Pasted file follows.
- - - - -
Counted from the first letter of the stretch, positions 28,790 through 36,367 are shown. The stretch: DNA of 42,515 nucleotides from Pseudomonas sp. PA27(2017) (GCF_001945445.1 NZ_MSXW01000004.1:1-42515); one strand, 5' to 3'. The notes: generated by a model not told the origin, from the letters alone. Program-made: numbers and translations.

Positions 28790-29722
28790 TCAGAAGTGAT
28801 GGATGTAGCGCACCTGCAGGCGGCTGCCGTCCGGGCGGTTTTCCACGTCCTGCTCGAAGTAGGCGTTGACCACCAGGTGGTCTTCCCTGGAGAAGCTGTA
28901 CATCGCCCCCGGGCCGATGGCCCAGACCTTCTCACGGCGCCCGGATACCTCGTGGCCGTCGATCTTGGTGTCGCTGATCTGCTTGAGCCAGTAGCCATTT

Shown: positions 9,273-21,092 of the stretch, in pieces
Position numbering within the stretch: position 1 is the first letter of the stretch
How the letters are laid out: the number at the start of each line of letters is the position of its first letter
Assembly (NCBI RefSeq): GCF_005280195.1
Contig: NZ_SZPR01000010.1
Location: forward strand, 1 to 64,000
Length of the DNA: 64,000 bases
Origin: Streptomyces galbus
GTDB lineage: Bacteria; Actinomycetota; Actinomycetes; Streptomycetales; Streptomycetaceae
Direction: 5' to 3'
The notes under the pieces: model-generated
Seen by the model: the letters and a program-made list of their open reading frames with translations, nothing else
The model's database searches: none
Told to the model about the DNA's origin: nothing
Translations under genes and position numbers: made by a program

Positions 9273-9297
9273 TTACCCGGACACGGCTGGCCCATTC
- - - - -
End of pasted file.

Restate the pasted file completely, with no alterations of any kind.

Counted from the first letter of the stretch, positions 28,790 through 36,367 are shown. The stretch: DNA of 42,515 nucleotides from Pseudomonas sp. PA27(2017) (GCF_001945445.1 NZ_MSXW01000004.1:1-42515); one strand, 5' to 3'. The notes: generated by a model not told the origin, from the letters alone. Program-made: numbers and translations.

Positions 28790-29722
28790 TCAGAAGTGAT
28801 GGATGTAGCGCACCTGCAGGCGGCTGCCGTCCGGGCGGTTTTCCACGTCCTGCTCGAAGTAGGCGTTGACCACCAGGTGGTCTTCCCTGGAGAAGCTGTA
28901 CATCGCCCCCGGGCCGATGGCCCAGACCTTCTCACGGCGCCCGGATACCTCGTGGCCGTCGATCTTGGTGTCGCTGATCTGCTTGAGCCAGTAGCCATTT

Shown: positions 9,273-21,092 of the stretch, in pieces
Position numbering within the stretch: position 1 is the first letter of the stretch
How the letters are laid out: the number at the start of each line of letters is the position of its first letter
Assembly (NCBI RefSeq): GCF_005280195.1
Contig: NZ_SZPR01000010.1
Location: forward strand, 1 to 64,000
Length of the DNA: 64,000 bases
Origin: Streptomyces galbus
GTDB lineage: Bacteria; Actinomycetota; Actinomycetes; Streptomycetales; Streptomycetaceae
Direction: 5' to 3'
The notes under the pieces: model-generated
Seen by the model: the letters and a program-made list of their open reading frames with translations, nothing else
The model's database searches: none
Told to the model about the DNA's origin: nothing
Translations under genes and position numbers: made by a program

Positions 9273-9297
9273 TTACCCGGACACGGCTGGCCCATTC